In what IEEE section(s) does it reside?


IEEE Organizational Unit(s) which have agreed to sponsor the Milestone:

IEEE Organizational Unit(s) paying for milestone plaque(s):

Unit: Vancouver Section
Senior Officer Name: Dave Michelson

IEEE Organizational Unit(s) arranging the dedication ceremony:

Unit: Vancouver Section
Senior Officer Name: Dave Michelson

Unit: Vancouver Section
Senior Officer Name: Tom Landecker

IEEE section(s) monitoring the plaque(s):

IEEE Section: Vancouver Section
IEEE Section Chair name: Dave Michelson

Milestone proposer(s):

Proposer name: Dave Michelson
Proposer email: Proposer's email masked to public

Please note: your email address and contact information will be masked on the website for privacy reasons. Only IEEE History Center Staff will be able to view the email address.

Street address(es) and GPS coordinates in decimal form of the intended milestone plaque site(s):

Dominion Radio Astrophysical Observatory, 25 km from Penticton, British Columbia, Canada.

Describe briefly the intended site(s) of the milestone plaque(s). The intended site(s) must have a direct connection with the achievement (e.g. where developed, invented, tested, demonstrated, installed, or operated, etc.). A museum where a device or example of the technology is displayed, or the university where the inventor studied, are not, in themselves, sufficient connection for a milestone plaque.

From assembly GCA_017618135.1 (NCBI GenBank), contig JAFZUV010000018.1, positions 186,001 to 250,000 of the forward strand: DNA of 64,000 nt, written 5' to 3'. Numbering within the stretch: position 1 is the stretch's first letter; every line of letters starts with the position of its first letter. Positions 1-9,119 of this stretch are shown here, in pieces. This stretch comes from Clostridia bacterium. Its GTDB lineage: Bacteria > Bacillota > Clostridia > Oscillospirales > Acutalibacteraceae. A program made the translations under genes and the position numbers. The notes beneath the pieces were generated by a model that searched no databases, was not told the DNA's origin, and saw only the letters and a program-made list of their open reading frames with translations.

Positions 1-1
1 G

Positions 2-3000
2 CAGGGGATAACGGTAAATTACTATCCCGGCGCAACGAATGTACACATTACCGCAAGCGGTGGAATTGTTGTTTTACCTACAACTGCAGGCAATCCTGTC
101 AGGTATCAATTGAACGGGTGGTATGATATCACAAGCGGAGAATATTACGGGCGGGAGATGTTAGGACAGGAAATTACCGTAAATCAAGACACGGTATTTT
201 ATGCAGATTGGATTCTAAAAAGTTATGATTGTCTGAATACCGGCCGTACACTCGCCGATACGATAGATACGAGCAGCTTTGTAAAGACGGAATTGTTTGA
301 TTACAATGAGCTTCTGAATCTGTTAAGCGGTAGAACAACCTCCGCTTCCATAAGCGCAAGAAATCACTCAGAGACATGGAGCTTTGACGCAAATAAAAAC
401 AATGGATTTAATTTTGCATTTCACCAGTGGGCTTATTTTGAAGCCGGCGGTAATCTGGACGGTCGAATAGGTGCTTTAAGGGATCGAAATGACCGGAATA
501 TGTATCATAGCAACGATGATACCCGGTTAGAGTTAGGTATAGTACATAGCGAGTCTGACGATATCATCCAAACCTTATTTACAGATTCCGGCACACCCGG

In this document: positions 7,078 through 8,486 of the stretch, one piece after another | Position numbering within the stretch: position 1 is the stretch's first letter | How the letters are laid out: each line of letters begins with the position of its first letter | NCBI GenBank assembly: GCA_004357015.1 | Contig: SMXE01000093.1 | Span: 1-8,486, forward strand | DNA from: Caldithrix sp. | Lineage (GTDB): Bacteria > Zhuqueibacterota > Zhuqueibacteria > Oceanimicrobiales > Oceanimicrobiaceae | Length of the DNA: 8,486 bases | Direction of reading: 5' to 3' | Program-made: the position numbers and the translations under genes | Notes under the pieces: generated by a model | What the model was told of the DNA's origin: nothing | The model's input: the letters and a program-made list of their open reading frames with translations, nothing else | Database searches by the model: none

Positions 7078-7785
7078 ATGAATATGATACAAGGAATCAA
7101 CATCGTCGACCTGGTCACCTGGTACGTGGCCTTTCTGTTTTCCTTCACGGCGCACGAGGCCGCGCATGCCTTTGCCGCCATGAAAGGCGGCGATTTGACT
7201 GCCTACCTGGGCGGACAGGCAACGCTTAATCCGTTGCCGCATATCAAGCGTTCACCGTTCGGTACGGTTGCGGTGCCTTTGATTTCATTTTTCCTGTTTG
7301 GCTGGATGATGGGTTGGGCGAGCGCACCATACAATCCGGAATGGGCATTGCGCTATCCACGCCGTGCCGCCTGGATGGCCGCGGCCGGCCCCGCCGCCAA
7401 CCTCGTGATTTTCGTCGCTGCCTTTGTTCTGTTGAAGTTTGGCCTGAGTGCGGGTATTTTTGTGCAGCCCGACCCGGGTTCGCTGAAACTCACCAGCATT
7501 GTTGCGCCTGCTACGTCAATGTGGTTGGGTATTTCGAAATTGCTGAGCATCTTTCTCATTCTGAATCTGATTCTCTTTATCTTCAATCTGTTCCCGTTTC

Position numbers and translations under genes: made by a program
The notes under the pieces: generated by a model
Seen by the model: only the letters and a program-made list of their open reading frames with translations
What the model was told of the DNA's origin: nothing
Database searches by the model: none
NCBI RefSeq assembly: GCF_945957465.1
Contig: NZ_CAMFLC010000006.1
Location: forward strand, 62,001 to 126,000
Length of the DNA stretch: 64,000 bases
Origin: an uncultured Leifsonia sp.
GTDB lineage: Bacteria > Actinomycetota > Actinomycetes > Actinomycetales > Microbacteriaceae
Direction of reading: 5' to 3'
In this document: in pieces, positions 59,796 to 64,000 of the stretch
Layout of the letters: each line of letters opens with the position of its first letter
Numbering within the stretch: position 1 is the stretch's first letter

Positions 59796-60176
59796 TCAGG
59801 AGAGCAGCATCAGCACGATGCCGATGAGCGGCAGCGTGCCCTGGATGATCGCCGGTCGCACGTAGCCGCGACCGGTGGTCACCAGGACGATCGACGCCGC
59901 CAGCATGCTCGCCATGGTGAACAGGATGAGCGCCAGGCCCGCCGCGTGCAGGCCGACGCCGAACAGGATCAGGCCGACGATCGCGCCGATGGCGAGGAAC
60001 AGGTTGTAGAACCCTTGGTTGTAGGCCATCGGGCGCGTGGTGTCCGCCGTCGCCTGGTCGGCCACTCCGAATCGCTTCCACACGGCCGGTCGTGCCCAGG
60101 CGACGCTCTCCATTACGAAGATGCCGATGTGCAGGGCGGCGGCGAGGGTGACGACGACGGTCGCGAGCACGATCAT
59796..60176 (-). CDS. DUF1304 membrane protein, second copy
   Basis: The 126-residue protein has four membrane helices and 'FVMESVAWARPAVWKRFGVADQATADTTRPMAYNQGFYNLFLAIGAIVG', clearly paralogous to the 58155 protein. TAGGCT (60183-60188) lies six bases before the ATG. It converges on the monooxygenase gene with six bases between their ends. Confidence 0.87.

Please give the address(es) of the plaque site(s) (GPS coordinates if you have them). Also please give the details of the mounting, i.e. on the outside of the building, in the ground floor entrance hall, on a plinth on the grounds, etc. If visitors to the plaque site will need to go through security, or make an appointment, please give the contact information visitors will need. The Dominion Radio Astrophysical Observatory (DRAO) is a National Facility for astronomy operated by the National Research Council Canada. It is operated to support the research of the Canadian astronomy community, mostly consisting of researchers in universities. The plaque will be installed on the base of the DRAO 26-m radiotelescope that was used as the western site of the first successful VLBI radio astronomical observations in April 1967 observations. This location will be readily accessible to the several thousand members of the general public that visit the Observatory site each year. For related background, see